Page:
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area under a curve


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Suppose that the curve y=f(x) lies above the x-axis, so that f(x) ≥ 0 for all x in [a, b]. The area under the curve, that is, the area of the region bounded by the curve, the x-axis and the lines x=a and x=b, equals

abf(x) dx.

The definition of integral is made precisely in order to achieve this result.If f(x)≤0 for all x in [a, b], the integral above is negative. However, it is still the case that its absolute value is equal to the area of the region bounded by the curve, the x-axis and the lines x=a and x=b. If y=f(x) crosses the x-axis, appropriate results hold. For example, if the regions A and B are as shown in the figure below, then area of region A = abf(x) dx and area of region B = − bcf(x) dx.

It follows that Similarly, to find the area of the region bounded by a suitable curve, the y-axis, and lines y=c and y=d, an equation x=g(y) for the curve must be found. Then the required area equals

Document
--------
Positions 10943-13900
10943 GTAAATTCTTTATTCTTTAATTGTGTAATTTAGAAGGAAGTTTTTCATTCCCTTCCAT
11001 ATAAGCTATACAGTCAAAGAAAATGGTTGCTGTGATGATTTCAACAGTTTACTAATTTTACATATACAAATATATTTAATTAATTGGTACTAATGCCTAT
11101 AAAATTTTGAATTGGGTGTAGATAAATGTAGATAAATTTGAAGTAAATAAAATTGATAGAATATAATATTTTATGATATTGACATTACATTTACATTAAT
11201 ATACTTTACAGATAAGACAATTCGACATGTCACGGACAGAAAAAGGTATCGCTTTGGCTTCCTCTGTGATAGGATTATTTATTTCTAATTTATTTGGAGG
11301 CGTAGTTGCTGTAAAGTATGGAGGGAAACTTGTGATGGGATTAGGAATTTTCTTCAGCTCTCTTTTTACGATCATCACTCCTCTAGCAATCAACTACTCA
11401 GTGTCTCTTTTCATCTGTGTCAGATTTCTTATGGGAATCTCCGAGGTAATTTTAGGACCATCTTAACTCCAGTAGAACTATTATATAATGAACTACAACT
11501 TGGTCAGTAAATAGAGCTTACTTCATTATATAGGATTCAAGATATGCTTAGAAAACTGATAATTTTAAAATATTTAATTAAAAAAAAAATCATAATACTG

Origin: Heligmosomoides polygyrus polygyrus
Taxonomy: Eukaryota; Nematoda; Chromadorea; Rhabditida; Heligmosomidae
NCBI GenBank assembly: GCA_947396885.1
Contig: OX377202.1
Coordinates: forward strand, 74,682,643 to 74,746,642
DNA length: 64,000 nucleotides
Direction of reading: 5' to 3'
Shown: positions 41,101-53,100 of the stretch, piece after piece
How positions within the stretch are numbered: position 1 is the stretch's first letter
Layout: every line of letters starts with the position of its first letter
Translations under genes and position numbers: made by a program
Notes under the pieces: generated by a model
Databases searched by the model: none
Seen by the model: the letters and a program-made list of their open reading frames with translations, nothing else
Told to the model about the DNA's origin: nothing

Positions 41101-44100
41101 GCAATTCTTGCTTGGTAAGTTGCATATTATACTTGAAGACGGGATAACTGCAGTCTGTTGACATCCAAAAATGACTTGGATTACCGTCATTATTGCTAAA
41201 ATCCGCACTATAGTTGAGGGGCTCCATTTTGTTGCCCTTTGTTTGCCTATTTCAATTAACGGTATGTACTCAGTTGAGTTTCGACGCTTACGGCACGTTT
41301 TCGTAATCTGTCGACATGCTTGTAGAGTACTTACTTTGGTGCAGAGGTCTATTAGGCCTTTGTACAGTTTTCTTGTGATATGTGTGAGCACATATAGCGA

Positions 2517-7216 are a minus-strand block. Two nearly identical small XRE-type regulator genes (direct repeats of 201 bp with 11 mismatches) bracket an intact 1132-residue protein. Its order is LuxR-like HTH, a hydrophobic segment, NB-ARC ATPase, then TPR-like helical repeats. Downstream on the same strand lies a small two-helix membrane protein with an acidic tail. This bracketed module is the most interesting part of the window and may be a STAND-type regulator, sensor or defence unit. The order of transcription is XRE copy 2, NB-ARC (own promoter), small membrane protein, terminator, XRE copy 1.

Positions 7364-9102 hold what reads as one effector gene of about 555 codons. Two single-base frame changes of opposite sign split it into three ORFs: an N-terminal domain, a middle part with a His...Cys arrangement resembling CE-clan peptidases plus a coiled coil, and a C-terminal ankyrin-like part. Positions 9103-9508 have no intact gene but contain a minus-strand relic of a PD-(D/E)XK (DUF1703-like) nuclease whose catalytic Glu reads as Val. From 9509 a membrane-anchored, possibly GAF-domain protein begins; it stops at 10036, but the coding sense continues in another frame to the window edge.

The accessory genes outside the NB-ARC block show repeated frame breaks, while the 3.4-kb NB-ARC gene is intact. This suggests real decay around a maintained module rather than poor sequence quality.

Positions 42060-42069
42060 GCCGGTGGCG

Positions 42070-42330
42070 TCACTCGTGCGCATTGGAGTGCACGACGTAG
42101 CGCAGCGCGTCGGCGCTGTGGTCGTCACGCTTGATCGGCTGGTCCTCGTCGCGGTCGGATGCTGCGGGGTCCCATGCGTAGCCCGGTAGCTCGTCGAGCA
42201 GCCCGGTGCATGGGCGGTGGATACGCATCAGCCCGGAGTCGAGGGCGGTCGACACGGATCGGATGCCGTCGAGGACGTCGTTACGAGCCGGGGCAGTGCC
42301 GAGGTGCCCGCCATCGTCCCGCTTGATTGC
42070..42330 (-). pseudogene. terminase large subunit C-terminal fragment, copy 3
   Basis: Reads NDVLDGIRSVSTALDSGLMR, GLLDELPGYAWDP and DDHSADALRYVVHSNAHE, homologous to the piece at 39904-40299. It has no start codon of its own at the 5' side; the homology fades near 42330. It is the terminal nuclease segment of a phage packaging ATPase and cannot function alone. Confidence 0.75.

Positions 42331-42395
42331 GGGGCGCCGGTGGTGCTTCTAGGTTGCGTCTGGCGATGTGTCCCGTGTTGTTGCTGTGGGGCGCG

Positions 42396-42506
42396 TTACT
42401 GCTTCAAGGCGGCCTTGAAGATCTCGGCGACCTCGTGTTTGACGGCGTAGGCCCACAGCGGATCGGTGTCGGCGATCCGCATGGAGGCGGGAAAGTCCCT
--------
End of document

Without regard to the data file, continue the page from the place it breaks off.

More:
cdg(y) dy,

assuming that the curve is to the right of the y-axis, so that g(y) ≥ 0 for all y in [c, d]. As before, the value of the integral is negative if g(y)≤0.

Polar areas

If a curve has an equation r=r(θ) in polar coordinates, there is an integral that gives the area of the region bounded by an arc AB of the curve and the two radial lines OA and OB. Suppose that ∠xOA=α and ∠xOB=β. The area of the region described equals

Subjects: Mathematics.


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